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Astros: The Development of Young Pitching is Key

codypoage
Sep 25, 2016; Houston, TX, USA; Houston Astros starting pitcher Joe Musgrove (59) pitches against the Los Angeles Angels in the first inning at Minute Maid Park. Mandatory Credit: Thomas B. Shea-USA TODAY Sports
Sep 25, 2016; Houston, TX, USA; Houston Astros starting pitcher Joe Musgrove (59) pitches against the Los Angeles Angels in the first inning at Minute Maid Park. Mandatory Credit: Thomas B. Shea-USA TODAY Sports /
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Just imagine if the Astros had an unlimited cash flow? I know, that is a pipe dream with this current ownership group.

The optimal path for the Astros heading into the offseason is to trade for a Chris Sale or Chris Archer. But the price tag associated with both star pitchers could be too much to handle.

And while it is imperative that Houston adds another starting pitcher, it is also worth mentioning that there is talent waiting-in-the-wings. Pitchers like Joseph Musgrove, Michael Feliz, Francis Martes, Brady Rodgers, and Chris Devenski could contribute to the Astros for years to come. In what role has yet to be determine.

The question now for the Astros is whether the willingness is there to let these guys develop.

That is the conundrum that this team faces today as the 2017 season is now on the horizon. Don’t forget that this team will be counted as one of the contenders next year. Patience may be at a premium for a team that is expected to compete now.

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But for the good of the Astros future, then it may be wise to allow these young pitchers time to figure the majors out. 2017 could be the season that someone like a Musgrove, Devenski, Rodgers, or Feliz take that huge step in their development. Or maybe Martes bursts onto the scene as one of the next best young starters in baseball?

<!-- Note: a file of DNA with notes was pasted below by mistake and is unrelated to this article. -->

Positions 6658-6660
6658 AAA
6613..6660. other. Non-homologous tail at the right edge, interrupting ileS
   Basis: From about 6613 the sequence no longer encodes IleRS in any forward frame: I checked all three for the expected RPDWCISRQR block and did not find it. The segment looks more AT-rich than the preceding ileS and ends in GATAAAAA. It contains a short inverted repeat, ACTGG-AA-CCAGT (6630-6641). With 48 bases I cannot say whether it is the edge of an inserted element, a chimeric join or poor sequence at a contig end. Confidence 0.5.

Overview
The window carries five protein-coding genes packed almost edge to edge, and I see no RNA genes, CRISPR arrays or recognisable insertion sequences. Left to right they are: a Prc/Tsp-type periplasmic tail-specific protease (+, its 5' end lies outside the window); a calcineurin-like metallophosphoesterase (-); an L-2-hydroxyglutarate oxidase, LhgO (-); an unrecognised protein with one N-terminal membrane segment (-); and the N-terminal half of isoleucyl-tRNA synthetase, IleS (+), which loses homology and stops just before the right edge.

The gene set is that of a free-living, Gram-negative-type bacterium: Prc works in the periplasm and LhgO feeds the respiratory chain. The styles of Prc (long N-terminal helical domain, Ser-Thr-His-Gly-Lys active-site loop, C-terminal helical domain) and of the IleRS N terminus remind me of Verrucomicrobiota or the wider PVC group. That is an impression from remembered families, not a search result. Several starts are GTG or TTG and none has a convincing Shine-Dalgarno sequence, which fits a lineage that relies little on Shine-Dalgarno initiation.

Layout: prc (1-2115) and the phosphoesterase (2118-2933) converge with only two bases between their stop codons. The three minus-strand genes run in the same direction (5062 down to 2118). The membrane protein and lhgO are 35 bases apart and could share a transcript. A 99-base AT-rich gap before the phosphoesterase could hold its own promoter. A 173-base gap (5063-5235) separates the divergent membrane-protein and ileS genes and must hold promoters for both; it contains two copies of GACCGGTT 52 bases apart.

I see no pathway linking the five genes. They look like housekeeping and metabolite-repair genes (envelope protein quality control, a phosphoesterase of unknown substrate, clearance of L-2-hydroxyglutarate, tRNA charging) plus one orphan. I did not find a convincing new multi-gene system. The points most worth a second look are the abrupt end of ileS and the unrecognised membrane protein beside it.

Is that too optimistic for these guys?

Of course, that path doesn’t solve the team’s need for a for-sure ace pitcher next season. Seeing Sale or Archer in an Astros uniform to pair with Dallas Keuchel, Collin McHugh, and Lance McCullers would be a sight for sore eyes. That starting rotation when healthy and fully operational would automatically be one of the best in baseball.

Once again, that could be too optimistic? And what if, don’t you love what if’s, the Astros make a trade and end up regretting it while having nothing to show for it? That is probably not a road to venture down for the sake of one’s stress level.

Next: Astros 2016 Audit Series: Three Hitting Statistics

At the end of the day, this team has the young talent to develop. Of course, there is an obvious need at the top of the rotation. The path that the Astros choose will have short- and long-term ramifications.

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